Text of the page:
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'Wars are easy to start and very difficult to finish'

Bennett calls on global powers to avert ‘total destruction’ in Ukraine

PM says world leaders have a ‘responsibility’ to bring Kyiv, Moscow to the negotiating table; Netanyahu calls for end to ‘bloodshed,’ proposes absorbing Ukrainian tech workers

Carrie Keller-Lynn is a political and legal correspondent for The Times of Israel

Prime Minister Naftali Bennett speaks at the Tel Aviv’s CyberTech conference, March 3, 2022. (Haim Zach/GPO)
Prime Minister Naftali Bennett speaks at the Tel Aviv’s CyberTech conference, March 3, 2022. (Haim Zach/GPO)

Prime Minister Naftali Bennett warned that Ukraine faces “total destruction” if world leaders don’t act quickly amid Russia’s invasion of the country.

“Things are looking bad on the ground right now, but it’s important to understand that if world leaders don’t act quickly, it can get much worse,” he said at Tel Aviv’s CyberTech conference. “I’m talking about untold loss of life, total destruction of Ukraine. Millions of refugees. And it’s not too late.”

“It’s the responsibility of the major players in the world to get the two sides out of the battlefield and on to the negotiation table,” he added.

Bennett has spoken at least twice with Ukrainian President Volodymyr Zelensky and Russian President Vladimir Putin and offered Israel’s service as an intermediary since the conflict broke out, in line with a request from Zelensky.

“I participated in five or six different conflicts as a soldier, a commander and later on as a security cabinet member. It’s just a horrible thing,” Bennett said. “We in Israel have had our fair share of wars, and I can tell you one big lesson: Wars are easy to start and very difficult to finish.”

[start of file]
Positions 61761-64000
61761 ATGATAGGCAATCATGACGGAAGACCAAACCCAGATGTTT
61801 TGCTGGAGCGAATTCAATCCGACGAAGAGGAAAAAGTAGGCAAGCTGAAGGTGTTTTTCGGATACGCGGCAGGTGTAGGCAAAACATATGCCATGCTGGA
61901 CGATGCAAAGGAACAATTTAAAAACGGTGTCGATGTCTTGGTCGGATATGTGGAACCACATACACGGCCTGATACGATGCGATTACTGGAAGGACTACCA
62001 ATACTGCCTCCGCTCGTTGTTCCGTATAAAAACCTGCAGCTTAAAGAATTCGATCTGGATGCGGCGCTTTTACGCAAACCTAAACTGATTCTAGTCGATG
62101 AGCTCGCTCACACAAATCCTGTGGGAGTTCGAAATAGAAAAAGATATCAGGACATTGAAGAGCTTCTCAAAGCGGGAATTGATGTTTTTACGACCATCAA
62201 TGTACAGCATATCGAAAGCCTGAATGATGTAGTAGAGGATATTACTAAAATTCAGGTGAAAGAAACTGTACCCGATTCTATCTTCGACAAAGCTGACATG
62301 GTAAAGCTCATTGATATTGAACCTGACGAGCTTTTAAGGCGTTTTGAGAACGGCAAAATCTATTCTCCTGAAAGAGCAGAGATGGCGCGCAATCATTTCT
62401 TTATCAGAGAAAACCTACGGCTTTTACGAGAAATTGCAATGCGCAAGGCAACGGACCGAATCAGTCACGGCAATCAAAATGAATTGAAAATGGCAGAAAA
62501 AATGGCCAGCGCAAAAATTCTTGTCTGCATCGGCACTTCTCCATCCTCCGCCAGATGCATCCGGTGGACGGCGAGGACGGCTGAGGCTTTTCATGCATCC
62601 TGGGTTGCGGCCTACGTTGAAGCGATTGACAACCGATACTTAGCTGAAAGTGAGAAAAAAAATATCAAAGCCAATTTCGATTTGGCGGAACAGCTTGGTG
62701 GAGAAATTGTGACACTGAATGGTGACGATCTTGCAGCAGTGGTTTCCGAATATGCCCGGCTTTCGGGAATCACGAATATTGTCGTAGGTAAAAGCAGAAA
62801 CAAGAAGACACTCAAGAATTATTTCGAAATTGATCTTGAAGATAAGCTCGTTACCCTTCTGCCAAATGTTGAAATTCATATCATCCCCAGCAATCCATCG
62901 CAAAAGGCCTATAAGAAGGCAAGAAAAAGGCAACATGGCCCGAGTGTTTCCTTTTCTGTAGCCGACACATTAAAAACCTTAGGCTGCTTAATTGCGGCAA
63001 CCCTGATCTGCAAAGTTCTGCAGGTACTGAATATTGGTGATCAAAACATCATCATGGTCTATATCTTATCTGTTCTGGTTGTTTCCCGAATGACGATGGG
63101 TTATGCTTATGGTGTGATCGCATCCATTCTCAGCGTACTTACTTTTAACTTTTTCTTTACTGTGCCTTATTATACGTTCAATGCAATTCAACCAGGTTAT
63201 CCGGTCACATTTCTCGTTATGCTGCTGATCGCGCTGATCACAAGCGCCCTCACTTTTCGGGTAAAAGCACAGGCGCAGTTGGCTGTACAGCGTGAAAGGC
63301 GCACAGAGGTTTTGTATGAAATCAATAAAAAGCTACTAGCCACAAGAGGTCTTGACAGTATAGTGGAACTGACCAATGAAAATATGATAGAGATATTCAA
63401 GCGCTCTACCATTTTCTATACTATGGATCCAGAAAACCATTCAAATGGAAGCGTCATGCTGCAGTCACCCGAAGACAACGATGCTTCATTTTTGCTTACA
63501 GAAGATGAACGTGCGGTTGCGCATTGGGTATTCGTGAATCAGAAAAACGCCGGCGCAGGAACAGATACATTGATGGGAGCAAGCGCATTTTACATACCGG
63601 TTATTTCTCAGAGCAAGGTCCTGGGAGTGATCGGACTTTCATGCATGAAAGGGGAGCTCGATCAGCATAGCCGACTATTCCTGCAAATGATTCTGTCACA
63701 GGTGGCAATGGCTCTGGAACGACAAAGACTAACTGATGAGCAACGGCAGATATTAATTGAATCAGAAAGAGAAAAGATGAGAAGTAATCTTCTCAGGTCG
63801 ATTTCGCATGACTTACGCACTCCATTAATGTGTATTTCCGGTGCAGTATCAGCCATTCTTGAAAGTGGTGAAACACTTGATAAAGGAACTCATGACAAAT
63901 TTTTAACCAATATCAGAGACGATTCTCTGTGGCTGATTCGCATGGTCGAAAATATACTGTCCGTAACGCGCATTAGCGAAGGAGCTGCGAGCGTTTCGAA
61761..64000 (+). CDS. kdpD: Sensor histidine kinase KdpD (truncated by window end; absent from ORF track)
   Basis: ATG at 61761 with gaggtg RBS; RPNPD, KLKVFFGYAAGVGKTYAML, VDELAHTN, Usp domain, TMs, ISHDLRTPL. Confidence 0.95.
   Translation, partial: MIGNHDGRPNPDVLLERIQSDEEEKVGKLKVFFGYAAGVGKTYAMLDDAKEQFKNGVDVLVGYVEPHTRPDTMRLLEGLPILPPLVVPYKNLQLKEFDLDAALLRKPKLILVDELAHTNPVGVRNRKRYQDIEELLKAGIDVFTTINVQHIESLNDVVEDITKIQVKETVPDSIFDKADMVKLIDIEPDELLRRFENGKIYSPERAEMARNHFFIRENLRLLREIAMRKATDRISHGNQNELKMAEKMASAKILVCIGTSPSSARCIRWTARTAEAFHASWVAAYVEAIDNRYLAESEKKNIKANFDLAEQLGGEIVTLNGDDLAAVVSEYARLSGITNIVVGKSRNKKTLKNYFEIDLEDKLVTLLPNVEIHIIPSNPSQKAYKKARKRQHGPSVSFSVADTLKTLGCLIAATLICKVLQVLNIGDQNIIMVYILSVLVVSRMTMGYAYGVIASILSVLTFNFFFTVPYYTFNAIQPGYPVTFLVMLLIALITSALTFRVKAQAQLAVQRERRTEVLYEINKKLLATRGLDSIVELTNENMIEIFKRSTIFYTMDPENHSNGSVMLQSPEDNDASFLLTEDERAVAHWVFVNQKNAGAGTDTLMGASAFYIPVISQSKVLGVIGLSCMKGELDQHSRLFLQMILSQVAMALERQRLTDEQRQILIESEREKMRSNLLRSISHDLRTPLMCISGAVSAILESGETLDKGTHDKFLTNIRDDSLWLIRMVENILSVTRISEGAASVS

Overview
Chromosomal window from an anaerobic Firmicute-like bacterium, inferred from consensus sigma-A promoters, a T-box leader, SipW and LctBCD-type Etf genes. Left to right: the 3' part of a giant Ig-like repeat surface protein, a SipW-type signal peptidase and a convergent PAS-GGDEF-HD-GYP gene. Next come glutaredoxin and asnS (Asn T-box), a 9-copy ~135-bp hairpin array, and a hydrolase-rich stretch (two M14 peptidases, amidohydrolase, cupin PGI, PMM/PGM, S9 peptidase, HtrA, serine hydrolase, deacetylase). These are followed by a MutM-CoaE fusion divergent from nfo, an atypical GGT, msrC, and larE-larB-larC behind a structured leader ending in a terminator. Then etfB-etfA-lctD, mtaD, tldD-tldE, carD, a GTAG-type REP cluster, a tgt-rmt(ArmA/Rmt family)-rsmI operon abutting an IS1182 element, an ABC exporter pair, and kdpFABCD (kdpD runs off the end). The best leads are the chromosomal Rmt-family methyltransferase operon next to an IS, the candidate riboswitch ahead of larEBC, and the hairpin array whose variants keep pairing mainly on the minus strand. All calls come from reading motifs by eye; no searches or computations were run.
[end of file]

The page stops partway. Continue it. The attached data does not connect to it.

While the war rages on, Israel should open its borders to all Ukrainian refugees, said opposition leader Benjamin Netanyahu, also addressing CyberTech.

Opposition leader Benjamin Netanyahu addresses the audience at Tel Aviv’s CyberTech conference, March 3, 2022. (Gilad Kavalerchik)

“I fully support giving short-term visas, or as long as is necessary, visas for non-Jews in Ukraine who want to find refuge in Israel,” the former prime minister said.

While Israel has accepted Ukrainian refugees, the Interior Ministry has been demanding deposits of several thousand shekels from the family members of Ukrainians who don’t have standing in the country, which they say is a measure against the refuge-seekers potentially overstaying their welcome.

Israel and Ukraine’s tech economies are highly intertwined, with many Israeli companies employing Ukraine-based development teams.

“We have now tens of thousands of programmers in Ukraine, some say it is up to 50,000. If we don’t find a solution to that problem, Israeli high-tech, and cyber with it, will hit a brick wall,” said Netanyahu.

Netanyahu proposed providing Israeli visas for tech workers fleeing the conflict.

“We have to find a solution and our best solution is to include [Ukrainian employees of Israeli companies] in the people that we offer visas and refuge to,” he said.

“An alternative would be to have neighboring countries like Poland, Romania, and Bulgaria [take them in and] to make international arrangements to have these people stay there and continue to work for us.”

Netanyahu also recalled Israel’s commitment to absorb Ukrainian Jews who want to immigrate to Israel, reportedly now in the thousands.

“We in Israel have a personal, specific vested value in helping the Jews in Ukraine who want to immigrate to Israel to do so, that is to come to Israel, the homeland of all the Jewish people,” Netanyahu said.

Regarding the conflict itself, Netanyahu did not mention Russia by name, but said: “I think everything should be done and every effort should be made to stop the tragedy and bloodshed in Ukraine.”

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